Soprano saxophonist/composer Jane Ira Bloom
follows up her trio album Early Americans
(Outline Records, 2016) with a concept album for quartet. In fact several of these tunes appeared in more open trio versions on the earlier album: "Dangerous Times," "Singing The Triangle," "Other Eyes," "Mind Gray River," "Cornets Of Paradise," and "Big Bill"so she has evidently been working on this music for some time. Bassist Mark Helias
and drummer Bobby Previte
are joined by longtime collaborator pianist Dawn Clement
for a double CD of music inspired by Emily Dickinson's poetry. The first disc features quartet music inspired by the poetry, while the second disc incorporates actress Deborah Rush's narration (if that name sounds familiar, Rush is a Broadway and film veteran, seen most recently playing Piper's mom on TV on Orange Is the New Black
Bloom says she was inspired to interpret Dickinson musically when she learned that the poet was a pianist and improviser herself, confirming the jazz-like quality she had always felt in Dickinson's phrasing. Nevertheless the first, instrumental disc shows no apparent direct reflection of the poetry, apart from some of the titles. "Emily & Her Atoms" opens the set with a snaking, scalar theme, and the bridge employs a bit of live electronic treatment. "Singing The Triangle" has a strong Americana tinge, and a celebratory tone that becomes clearer with the poetry on the second disc. It's a striking composition that can clearly stand on its own, though.
"Mind Gray River" develops slowly over a majestic bass ostinato pattern. "One Note From One Bird" has a knotty, convoluted theme that contradicts the simplicity implied by the title, but it inspires an especially free saxophone solo, followed by a similar piano solo. "Hymn: You Wish You Had Eyes in Your Pages" may not be exactly hymn-like, but it has a wonderful sing-song vocal quality. The Latin groove of "Big Bill" is another memorable entry. Both discs end with Bloom's solo soliloquy on the Rodgers and Hart standard "It's Easy To Remember."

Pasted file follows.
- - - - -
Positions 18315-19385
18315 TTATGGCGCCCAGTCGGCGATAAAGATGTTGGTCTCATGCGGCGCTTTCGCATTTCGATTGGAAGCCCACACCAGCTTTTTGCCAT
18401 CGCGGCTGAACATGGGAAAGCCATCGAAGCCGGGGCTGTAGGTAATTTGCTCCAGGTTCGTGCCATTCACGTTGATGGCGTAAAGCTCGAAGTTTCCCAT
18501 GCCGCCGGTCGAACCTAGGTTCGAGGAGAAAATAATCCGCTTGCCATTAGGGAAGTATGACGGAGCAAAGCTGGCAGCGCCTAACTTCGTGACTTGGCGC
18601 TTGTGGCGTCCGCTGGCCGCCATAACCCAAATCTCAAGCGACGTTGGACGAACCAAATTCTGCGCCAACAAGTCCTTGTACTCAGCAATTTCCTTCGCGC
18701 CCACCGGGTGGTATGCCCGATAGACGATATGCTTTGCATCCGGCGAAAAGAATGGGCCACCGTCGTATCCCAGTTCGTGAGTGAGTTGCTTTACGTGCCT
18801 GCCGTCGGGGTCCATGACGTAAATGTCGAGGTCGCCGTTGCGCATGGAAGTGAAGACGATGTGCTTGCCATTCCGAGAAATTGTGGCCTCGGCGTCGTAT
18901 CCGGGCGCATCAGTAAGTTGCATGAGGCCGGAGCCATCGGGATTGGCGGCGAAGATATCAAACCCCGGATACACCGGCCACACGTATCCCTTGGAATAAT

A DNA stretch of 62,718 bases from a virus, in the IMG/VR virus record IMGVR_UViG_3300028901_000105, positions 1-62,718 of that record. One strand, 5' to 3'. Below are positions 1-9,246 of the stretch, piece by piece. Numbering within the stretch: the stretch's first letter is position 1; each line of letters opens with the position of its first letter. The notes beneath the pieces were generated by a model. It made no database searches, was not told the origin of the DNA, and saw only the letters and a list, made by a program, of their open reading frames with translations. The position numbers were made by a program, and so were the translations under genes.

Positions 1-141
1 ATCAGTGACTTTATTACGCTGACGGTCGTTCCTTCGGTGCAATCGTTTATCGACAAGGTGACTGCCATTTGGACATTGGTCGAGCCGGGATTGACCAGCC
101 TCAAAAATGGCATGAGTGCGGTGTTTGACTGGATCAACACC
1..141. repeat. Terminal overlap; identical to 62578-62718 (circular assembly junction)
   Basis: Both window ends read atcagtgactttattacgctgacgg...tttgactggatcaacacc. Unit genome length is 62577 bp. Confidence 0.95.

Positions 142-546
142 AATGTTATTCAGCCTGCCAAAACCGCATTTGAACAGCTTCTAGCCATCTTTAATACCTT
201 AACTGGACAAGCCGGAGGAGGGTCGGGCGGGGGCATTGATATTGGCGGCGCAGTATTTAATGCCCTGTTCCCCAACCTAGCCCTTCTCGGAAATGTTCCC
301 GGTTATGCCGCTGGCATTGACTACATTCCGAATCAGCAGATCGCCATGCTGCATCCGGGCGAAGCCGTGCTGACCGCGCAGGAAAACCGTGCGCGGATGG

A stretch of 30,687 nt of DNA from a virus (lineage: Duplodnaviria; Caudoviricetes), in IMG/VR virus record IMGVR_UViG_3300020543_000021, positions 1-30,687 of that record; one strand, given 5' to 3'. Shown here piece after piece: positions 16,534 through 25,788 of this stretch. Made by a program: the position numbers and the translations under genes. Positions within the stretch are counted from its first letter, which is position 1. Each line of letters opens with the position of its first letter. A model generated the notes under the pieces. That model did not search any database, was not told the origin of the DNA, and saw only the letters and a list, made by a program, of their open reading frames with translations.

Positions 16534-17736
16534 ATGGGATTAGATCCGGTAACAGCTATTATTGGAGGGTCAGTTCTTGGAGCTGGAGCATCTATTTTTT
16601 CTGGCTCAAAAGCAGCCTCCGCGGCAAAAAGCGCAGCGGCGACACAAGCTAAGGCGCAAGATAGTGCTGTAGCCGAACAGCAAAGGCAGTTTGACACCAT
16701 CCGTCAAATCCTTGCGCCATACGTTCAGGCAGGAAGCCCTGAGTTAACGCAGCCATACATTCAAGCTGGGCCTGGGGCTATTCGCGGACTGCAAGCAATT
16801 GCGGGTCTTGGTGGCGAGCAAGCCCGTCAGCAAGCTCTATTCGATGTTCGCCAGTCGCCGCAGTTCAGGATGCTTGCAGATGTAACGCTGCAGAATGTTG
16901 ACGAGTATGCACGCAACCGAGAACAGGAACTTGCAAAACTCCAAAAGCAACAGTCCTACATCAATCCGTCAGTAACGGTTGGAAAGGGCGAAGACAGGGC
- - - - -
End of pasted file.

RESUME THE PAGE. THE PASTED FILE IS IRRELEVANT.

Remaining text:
The poetry disc contains the same fifteen tracks, but in a different order. Along with the addition of narration there are small differences in the editing. Deborah Rush begins with a brief unaccompanied recitation before the group launches into "Wild Lines." After that it's the same performance as on the first disc, but with the addition of a longer coda at the end as Bloom blows her soprano into the piano strings, producing a shimmering, ghostly accompaniment.
"Emily & Her Atoms" features piano accompaniment to the poetry, which morphs into an introduction to the tune. "Singing The Triangle" turns out to be about a circus processing into Amherst via Triangle Street, so the parade atmosphere of the music is a bit of tone-painting. The poem mentions drums, so the reading is accompanied by drums and double bass in a martial style for marching (the instrumental version had a saxophone/double bass introduction in its place). After the playing of "Big Bill" ends, there's a brief recitation, giving Dickinson the last word before "It's Easy To Remember" again closes the set.
This is a splendid suite of music, in either versionDickinson's poetry really does seem to have inspired Bloom's composing to go into new places. Her band has never sounded better, and Deborah Rush was an inspired choice for narrator. Even though both discs contain substantially the same music, it is remarkable how much the narration, sequencing and editing changes the effect. They're like two views of the material, each with its own charms.